They say that , "Being a single parent is twice the work, twice the stress and twice the tears but also twice the hugs, twice the love and twice the pride."
I am perpetually in awe of Single Moms who literally do it all. I feel that we all could stand to learn from them and their journey.
This week, the Times Of Amma is happy to feature inspiring single mom, Sanaa. Sanaa is a writer, diagonal hugger, and founder of Kidchen. An attempt to encourage the next generation to have a better relationship with their food. In her free time, she leaves freshly baked goods on people's desks and door steps.
What is the toughest thing about being a single mother in India?
I guess the toughest thing in India is protecting your child from the stigma around him of being a son of divorce.
I could teach him a world of positive things but it won’t matter when all my son hears is “where is dadda?” from every office clerk, house owner, broker, neighbour, random lady in the grocery line. Eventually he is going to feel that it is a handicap of some sort, that his father lives in another house.
Do you feel that single mothers have it comparatively easier in other countries?
Perhaps, for two reasons. Financial aid, and the fact that divorce and single parenting isn’t as absurd a thought as it is here.
Society in general has a tendency to glorify motherhood, elevating mothers to the status of goddesses. Do you feel that single indian mothers are extended the same treatment?
I haven’t really noticed this. So no comments about that. What I have noticed is that when a child misbehaves or throws a tantrum in a social setting, or falls ill one too many times, or is a slow reader or skinny, or shy even, the blame automatically goes to, “oh this is what happens when children have only one parent.” Other parents just get sympathy or an “oh it is a phase, even my kids did the same”, but the single parent is always reminded of their single parent-ness. *shrugs*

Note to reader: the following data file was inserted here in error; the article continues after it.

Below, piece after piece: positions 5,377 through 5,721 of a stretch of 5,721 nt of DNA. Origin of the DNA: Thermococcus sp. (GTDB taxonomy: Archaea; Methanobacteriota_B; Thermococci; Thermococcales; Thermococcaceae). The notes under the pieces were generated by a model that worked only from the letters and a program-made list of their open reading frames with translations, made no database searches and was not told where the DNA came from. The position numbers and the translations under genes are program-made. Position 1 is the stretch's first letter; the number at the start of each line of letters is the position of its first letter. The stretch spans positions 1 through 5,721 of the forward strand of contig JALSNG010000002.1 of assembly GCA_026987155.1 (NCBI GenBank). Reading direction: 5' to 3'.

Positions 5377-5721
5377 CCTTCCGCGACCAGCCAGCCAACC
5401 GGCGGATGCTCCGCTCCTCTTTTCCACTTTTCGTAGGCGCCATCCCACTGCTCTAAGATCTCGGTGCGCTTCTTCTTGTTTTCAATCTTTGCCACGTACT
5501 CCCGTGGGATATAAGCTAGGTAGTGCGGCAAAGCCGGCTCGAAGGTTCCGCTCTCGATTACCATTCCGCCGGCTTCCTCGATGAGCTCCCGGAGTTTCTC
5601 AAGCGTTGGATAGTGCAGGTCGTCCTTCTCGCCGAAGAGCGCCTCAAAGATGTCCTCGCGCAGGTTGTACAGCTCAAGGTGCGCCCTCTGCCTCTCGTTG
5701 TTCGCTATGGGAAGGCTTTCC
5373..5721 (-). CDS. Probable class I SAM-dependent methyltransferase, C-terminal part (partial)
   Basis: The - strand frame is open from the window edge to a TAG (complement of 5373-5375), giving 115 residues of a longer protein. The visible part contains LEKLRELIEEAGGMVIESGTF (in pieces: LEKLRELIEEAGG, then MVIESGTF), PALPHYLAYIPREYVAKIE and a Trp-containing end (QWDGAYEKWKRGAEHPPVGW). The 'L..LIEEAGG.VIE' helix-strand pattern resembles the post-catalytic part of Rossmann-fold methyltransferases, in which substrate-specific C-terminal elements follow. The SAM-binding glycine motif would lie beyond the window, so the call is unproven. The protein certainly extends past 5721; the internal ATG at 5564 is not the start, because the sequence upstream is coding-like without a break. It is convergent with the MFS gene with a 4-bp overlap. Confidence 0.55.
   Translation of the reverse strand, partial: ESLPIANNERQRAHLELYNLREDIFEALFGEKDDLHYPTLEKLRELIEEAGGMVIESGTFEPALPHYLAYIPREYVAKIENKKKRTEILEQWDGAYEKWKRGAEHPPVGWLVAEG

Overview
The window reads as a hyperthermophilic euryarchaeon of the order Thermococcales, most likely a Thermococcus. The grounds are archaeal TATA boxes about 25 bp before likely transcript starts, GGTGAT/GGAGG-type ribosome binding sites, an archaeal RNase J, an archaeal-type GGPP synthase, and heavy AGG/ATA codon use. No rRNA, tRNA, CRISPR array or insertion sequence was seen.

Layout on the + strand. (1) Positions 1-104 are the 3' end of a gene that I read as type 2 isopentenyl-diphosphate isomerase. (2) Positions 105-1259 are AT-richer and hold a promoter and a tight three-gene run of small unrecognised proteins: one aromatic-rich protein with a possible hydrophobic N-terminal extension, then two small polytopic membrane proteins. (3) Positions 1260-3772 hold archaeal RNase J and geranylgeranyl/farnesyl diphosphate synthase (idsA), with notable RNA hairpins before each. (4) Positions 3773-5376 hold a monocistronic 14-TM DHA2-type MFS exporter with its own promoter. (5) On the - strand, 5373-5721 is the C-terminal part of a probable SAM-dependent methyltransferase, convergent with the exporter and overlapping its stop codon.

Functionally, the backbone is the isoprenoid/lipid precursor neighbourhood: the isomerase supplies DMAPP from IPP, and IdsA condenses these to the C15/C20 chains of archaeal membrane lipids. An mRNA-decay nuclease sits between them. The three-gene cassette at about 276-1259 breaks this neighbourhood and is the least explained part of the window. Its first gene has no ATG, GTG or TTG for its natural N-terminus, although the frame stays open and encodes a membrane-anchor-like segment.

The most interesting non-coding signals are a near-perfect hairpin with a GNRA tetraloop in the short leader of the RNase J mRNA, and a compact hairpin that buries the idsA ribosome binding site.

Could you tell us about your support system as you navigate life as a working mom?
In the first two years, while I worked in advertising, I had a wonderful team of babysitters at work. They took turns anytime I had a meeting after hours, or an all-nighter before a big pitch and so on. I couldn’t have done it without them.
But today, as the founder of Kidchen, my work hours are great. I take care of all the ‘serious thinking’ work during the three hours that he is at school. And after school, he always has the option to join me in my classes since I work with children his age. Or he has his busy bag of supplies that he plays with on his own no matter where we are. So on a daily basis, my work doesn’t interfere with my mamma duties, and my son doesn’t interfere with my work responsibilities.
What sort of societal changes would you look forward to as a single parent?
Apart from the hundred changes that need to be made in the legal system here, I’d really be happy if people just stopped asking where the father is. No, he is not a navy man.
What are your thoughts on 'me time'? What do you personally do for your 'me time'?
My son, like me, is busy in his own little world and other than a fixed set of things that we do together (story time, cooking and mealtimes, movie/board game nights), we are pretty much two individuals going about our business separately.
So I get a lot of ‘me time’ to be honest.
And having flexible work hours means you get to stay in and binge-watch Netflix or go out and meet friends while he is in school without having to find a babysitter and then feeling guilty for having a good time without him. (Monday morning shows are a part of my me-time ritual. Gotta love the empty theatre.)